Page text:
Monday, September 23, 2019

Habitation 2019: A Recap

There was no blog posted last week because I spent Wednesday through Saturday in Orlando, FL for a life-changing few days of Pastor William McDowell's Habitation conference, where the theme was “As it is in Heaven.” I’ve been talking about attending Habitation for the last four or five years, but every year, something came up and I wasn’t able to go. Each year in the third week of September, I’d live vicariously through pictures and videos on social media, and long to be there in person. This year, I felt an especially strong pull to attend, and everything lined up perfectly, so I jumped at the opportunity and registered minutes after the site opened.

I’ve been to a few conferences over the years, so I prepared for the usual. I packed my Sunday best and a few comfy items to travel in, and brought extra makeup so I could beat my face—because 1. Things like this are typically recorded and 2. You never know who you’ll meet. I just KNEW I was about to be ready for my close-up, and I was—just not the kind of “close-up” I expected. I was running late the first night so I ended up just throwing on a Jesus tee and some jeans and opted to skip the makeup. It was a good thing I did, because the glory in the place hit us like a tidal wave! I quickly learned that Habitation was not a “cute” conference, but if you go, you should be ready for your close-up: an up close and personal, face-to-face encounter with God. After the move that took place on Wednesday, I decided that I needed to wear comfortable clothes and shoes every day of the event. God needed me there just the way I was, with no frills, no makeup and flexibility to flow with His spirit. It wasn’t about being seen, but rather, hearing and being heard by Him.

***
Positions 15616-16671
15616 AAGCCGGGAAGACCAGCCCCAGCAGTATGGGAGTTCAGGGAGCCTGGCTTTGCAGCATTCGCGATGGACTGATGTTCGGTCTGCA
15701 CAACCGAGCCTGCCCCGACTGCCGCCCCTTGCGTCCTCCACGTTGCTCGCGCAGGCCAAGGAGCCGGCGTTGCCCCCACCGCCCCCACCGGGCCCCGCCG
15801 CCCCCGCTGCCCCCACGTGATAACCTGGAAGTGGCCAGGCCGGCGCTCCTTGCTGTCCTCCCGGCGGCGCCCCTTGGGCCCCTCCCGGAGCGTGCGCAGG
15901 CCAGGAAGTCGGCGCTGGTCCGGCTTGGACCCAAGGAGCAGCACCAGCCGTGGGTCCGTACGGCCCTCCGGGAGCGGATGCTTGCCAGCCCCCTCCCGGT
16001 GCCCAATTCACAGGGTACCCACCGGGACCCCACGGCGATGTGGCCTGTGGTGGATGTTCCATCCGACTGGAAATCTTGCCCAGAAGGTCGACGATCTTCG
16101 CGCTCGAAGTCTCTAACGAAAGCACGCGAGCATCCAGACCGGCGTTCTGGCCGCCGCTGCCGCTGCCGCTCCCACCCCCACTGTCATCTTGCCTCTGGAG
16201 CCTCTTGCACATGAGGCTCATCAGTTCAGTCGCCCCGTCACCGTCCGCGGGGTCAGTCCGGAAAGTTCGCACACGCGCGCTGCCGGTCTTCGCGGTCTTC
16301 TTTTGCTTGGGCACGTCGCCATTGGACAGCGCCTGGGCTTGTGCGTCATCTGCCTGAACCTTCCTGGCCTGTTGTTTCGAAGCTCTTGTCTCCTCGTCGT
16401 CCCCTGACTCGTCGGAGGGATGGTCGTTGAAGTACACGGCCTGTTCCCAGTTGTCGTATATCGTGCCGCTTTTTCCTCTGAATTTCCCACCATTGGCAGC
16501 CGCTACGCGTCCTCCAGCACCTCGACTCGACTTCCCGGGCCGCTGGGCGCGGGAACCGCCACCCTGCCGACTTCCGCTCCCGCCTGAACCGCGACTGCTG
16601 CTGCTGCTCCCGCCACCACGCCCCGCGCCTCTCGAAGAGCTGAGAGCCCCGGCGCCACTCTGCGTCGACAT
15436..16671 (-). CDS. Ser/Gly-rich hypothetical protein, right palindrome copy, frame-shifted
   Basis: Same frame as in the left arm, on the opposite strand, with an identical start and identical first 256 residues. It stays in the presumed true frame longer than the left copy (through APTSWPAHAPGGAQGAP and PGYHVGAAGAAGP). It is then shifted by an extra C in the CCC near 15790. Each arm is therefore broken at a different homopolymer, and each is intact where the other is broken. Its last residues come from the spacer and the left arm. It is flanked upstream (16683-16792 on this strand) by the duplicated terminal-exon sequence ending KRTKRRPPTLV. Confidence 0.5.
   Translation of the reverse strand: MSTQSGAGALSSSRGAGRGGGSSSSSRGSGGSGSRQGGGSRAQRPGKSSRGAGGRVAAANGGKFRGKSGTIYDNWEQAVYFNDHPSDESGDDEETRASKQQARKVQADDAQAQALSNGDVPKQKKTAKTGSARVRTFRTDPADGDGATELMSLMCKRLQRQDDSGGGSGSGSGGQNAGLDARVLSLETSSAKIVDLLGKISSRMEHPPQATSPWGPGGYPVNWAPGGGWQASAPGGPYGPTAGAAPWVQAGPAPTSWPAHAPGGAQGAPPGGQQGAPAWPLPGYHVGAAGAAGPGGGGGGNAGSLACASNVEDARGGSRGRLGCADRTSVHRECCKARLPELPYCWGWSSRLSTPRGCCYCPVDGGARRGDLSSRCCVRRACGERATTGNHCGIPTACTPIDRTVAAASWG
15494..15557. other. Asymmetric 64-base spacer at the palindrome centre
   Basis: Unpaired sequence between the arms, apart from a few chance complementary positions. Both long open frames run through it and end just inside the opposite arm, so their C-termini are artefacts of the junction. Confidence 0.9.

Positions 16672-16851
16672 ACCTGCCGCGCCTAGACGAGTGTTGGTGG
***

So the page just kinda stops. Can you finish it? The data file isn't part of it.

Each day, God revealed Himself to us more and more as we basked in His presence. The glory was tangible as He breathed on us. The anointing swept over the room as we cried out to Him in worship, and I watched in awe as people from all over the world laid on their faces in between the rows of seats to reverence Him. The sermons, given by an array of prolific speakers, preachers, and teachers, were so poignant and timely.

Even the psalmists, the who’s